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Watch movies and read books that have positive family interactions. Hang out with friends who have have positive relationships with their family. Also note that family relationships don't have to be viewed as simply "good" or "bad." Flanner O Connor's complete short stories is a great resource for complicated family relationships. Her stories are in ...


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If you want to do a bad relationship with your character's family, think of meeting a stranger, uncomfortable with awkward silent moments. If you want an "I hate you" relationship then try to express your character's angry like "grits teeth" or "clenches fists together" If you want them to be polity then you should make your character stuttery and shy ...


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Typically, scripts will, on first appearence of the character, introduce them by their full name, and from then on, they will use a shortened form of the name. If the character is "John Smith" he will be given his first line of dialog as "JOHN SMITH" and from then on be "JOHN". If two characters have a similar name (John Smith and John Doe) it may be ...


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Possible solutions: Honesty/transparency is her top core value Something makes him suspicious, so he asks her a pointed question. Her only other option would be to blatantly lie, so she tells him then. She doesn't tell him, but some circumstance gives it away.


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It seems like you have more control on the guy then the girl. Therefore, I would suggest that the girl might face something that makes her life turns 180 degrees to a different person - like a loss from someone she cares, or perhaps losing her memories. She then starts to slow down on her lifestyle and began to realize that she needs to stop and see the ...


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Something no one has brought up yet is that many character "flaws" are in some contexts adaptive and useful. Someone who is brash but improved may still be more likely to take action when others are hesitating at a time when quick action is optimal. A recovered jerk may be more likely to speak up at someone else being abusive than would someone more used to ...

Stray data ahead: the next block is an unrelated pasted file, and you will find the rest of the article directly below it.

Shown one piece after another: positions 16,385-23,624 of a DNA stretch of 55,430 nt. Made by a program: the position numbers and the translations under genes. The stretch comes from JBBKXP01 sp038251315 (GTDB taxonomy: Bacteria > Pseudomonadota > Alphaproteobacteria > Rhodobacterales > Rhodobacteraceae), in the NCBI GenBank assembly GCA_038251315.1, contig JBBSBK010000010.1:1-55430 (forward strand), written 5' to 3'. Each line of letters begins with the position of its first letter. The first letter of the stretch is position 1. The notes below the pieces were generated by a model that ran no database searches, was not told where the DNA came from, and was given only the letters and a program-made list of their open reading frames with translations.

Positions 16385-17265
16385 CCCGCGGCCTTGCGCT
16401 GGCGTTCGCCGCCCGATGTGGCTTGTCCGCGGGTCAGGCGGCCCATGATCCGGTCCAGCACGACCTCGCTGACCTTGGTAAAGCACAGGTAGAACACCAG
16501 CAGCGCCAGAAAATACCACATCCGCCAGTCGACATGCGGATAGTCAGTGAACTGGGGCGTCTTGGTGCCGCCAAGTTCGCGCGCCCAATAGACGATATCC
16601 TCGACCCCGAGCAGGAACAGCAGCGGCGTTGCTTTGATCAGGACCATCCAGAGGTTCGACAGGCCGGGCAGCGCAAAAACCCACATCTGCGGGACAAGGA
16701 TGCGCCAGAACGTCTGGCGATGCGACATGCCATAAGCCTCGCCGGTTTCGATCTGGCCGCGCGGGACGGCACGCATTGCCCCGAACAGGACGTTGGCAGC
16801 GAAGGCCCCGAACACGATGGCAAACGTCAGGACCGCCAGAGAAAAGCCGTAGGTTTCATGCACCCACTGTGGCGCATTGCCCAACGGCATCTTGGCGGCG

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Look at "The Yellow Wallpaper" by Charlotte Perkins Gilman. It is the classic short story of a narrator's descent into madness, caused by post-partum depression and male oppression at a time when women were considered inferior. Read Mark Vonnegut's “The Eden Express,” about "his descent into schizophrenic madness in a counter‐culture wilderness commune." ...


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I can't tell you how to write but I can condense this entire question: Why was Tasslehoff Burrfoot the (second) most enjoyable character to read about in the entire Dragonlance series? Tas, like all kender of the Dragonlance series, could be compared to a 5-year-old child; he is utterly irresponsible in any task that is not of the utmost importance, and ...


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No matter how much real or fictional people grow, they never become perfect. That's one of those observations that simultaneously seems impossible and obvious: obvious because no-one is ever perfect, and impossible because how do they keep finding new imperfections that need work? My own experience - in myself, in people I've known, in people I've known of, ...


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The most natural story about a broken man is story of how he becomes less broken Normally, someone has a (relatively) unified sense of self, and a hierarchy of priorities. A "broken man" has lost whatever central motivation he possessed. The man who wanted raise good children, and see them live better lives than he did? His children are dead. The man ...


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I don't know if this will help you or not, but here are some insights I've picked up from reading material that has tried to do (and in some cases done it by accident) what you are trying to do. Let's start with real life insanity that led to incredible literary work; Phillip K Dick. This is a man who struggled his entire life to get out of what he thought ...


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I think you're on the right track with the "compensating" for their flaws, in combination with actual growth. As for compensation, this can be external factors. Look at the character of Alexander Hamilton from the musical Hamilton. This is a character that "leaps before he looks" and needs to learn to wait for the right moment like the antagonist of the ...


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Honestly, most of the previous answers are going to be better than what I am going to give. It's the whole dichotomy between getting what you want versus getting what you need. You asked how to avoid basing the character on yourself, but (to echo the room here) is that it's okay to have a character or plot that is to some degree based on yourself, your life, ...